Julia Williams is the author of seven published novels of commercial women’s fiction, several of which have appeared on the bestseller’s list. Before she was a writer/mother/dogsbody she used to edit teenage fiction, and as well as her adult writing, is currently working on a fantasy series for teenagers.
What’s the best way for a writer juggle their personal and writing life? Ordinary life often gets in the way of a planned structured day. Any tips? I’d say don’t fret about it. I started writing when I had small children and have juggled it with that and other family commitments for fifteen years. As a result my day is not in the slightest bit structured. I write when I can. And I have found over time that for me, personally, trying to be too organised about it is fatal. I spend a long time getting to know the story in my head, without ever setting a word down on page. That can feel like I am frittering time away, but in the event, the story always gets written somehow. If you are at a stage in your life where you don’t have much time, try to use the time you do have wisely. If you can only manage to write for say half an hour each day, discipline yourself to get that half hour in. If your writing gets interrupted for any reason, write down notes on where you plan to go before you stop, in case you can’t get back to it again for a while. Writing is an organic process and different for everyone, but if you find a method that works for you, stick to it, and don’t worry too much about whether you write a particular word count, or have a proper working day. So long as the words get written, it doesn’t matter how you do it!
What can a writer do to overcome ‘writer’s block?’ As I have always had to fit in writing around everything else, I have never really been able to allow myself the luxury of getting stuck. However on some days things do flow more slowly than on others. If you are really struggling, put the writing down and do something else. Go for a walk or a run. Do some gardening, or make the tea. Maybe even leave it for a couple of days if you can afford to. More often than not, when you get back to your desk, an idea or two will have presented themselves to you.
What should a writer look out for when deciding if their manuscript is the best it can possibly be before releasing it to an agent/publisher/the public? First and foremost you need to present it in as professional a manner as possible. That means using a clear typeface like Courier or Times Roman, in 12pt, double spaced on one side of A4 only. You should also have thoroughly gone over your work and eradicated spelling mistakes and grammatical errors. It’s no good having the best story in the world if you’ve got a punctuation howler in the first line which means an agent or editor doesn’t bother to read on.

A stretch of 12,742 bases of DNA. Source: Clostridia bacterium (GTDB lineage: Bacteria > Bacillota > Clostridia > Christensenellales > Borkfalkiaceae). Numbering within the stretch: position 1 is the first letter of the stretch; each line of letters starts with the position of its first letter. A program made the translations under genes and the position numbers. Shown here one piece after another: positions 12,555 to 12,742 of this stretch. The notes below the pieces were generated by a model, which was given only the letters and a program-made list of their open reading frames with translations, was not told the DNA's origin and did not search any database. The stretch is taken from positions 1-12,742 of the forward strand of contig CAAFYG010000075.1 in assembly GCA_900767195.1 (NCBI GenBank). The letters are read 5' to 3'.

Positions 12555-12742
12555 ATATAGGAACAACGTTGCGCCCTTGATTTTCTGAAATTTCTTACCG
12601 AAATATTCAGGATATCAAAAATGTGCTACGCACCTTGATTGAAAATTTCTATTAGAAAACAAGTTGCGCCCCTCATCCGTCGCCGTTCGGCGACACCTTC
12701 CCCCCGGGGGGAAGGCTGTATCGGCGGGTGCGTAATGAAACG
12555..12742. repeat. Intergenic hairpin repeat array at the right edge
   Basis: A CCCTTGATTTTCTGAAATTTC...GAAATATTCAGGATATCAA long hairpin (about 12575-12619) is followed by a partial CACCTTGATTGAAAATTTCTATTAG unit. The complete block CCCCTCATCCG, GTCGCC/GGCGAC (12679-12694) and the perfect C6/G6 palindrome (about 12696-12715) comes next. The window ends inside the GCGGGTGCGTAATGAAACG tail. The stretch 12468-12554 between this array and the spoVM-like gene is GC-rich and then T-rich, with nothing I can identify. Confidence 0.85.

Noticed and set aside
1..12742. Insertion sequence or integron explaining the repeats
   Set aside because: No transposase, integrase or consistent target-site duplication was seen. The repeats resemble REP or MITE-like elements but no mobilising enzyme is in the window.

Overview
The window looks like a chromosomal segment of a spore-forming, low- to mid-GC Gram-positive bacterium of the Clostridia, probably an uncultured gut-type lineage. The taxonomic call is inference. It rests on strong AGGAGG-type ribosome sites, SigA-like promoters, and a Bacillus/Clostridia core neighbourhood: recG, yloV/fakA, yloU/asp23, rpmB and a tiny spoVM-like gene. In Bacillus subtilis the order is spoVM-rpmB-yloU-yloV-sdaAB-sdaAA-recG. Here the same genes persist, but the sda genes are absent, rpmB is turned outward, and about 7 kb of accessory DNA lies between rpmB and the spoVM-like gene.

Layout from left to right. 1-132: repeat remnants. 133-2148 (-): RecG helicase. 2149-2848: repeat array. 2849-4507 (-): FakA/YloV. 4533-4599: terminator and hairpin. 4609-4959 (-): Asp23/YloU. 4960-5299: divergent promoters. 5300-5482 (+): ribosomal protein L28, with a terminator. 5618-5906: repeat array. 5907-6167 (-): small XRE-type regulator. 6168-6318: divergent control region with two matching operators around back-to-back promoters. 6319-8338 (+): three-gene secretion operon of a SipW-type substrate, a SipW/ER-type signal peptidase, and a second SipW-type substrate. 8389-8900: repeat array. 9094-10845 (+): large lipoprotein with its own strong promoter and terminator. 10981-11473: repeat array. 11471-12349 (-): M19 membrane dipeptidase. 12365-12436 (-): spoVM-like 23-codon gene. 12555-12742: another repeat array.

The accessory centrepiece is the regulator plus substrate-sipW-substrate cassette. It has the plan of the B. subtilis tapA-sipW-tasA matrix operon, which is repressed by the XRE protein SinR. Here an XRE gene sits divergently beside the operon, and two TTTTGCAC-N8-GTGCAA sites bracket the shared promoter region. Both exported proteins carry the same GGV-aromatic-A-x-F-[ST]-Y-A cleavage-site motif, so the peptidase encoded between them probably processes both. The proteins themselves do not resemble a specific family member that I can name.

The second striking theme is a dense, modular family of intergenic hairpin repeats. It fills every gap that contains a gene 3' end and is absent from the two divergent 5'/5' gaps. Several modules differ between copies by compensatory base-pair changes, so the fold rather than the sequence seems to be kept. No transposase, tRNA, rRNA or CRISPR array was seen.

Then, you have to be ruthlessly honest with yourself. Do you think it is good enough? Is your story readable? Have you breathed life into your characters? Are their motivations sound? Have you filled all the plot holes? If the answer to any of those is no, go back and rework it, and make it better.
Get sensible and honest advice from people who know what they’re talking about. (Don’t rely on friends and family, unless they are professionals they are likely to be uncritical readers!). Listen to your critics – if several people point to a similar area of your work which appears weak, there is likely to be a problem with it. Don’t take it to heart when you receive criticism, but listen and learn from it. Particularly from people who know what they are talking about. To that end, I’d advise you to join writer’s groups, go on courses, and get involved with the industry so that you are getting proper advice about your work, which will help you improve it.
How can a writer be prepared for, and deal with rejection? Every writer meets rejection at some point. Even the ones you read about with their six figure deals. And even published writers have to accept the occasional knockback from time to time. It goes with the territory.
So, bearing that in mind, you have to be tough, and accept rejection as part of the process. Don’t take it to heart (easier said than done), but listen to the reasons given for why your work is being rejected, and learn from them. What could you do to improve this particular story? What can you do to make it better next time? And remember, sometimes it isn’t that your work isn’t good, it’s just that it doesn’t necessarily meet the criteria that that particular agent or editor is looking for. So long as you are not being told your writing is rubbish, take heart, pull yourself up by your bootstraps and try again!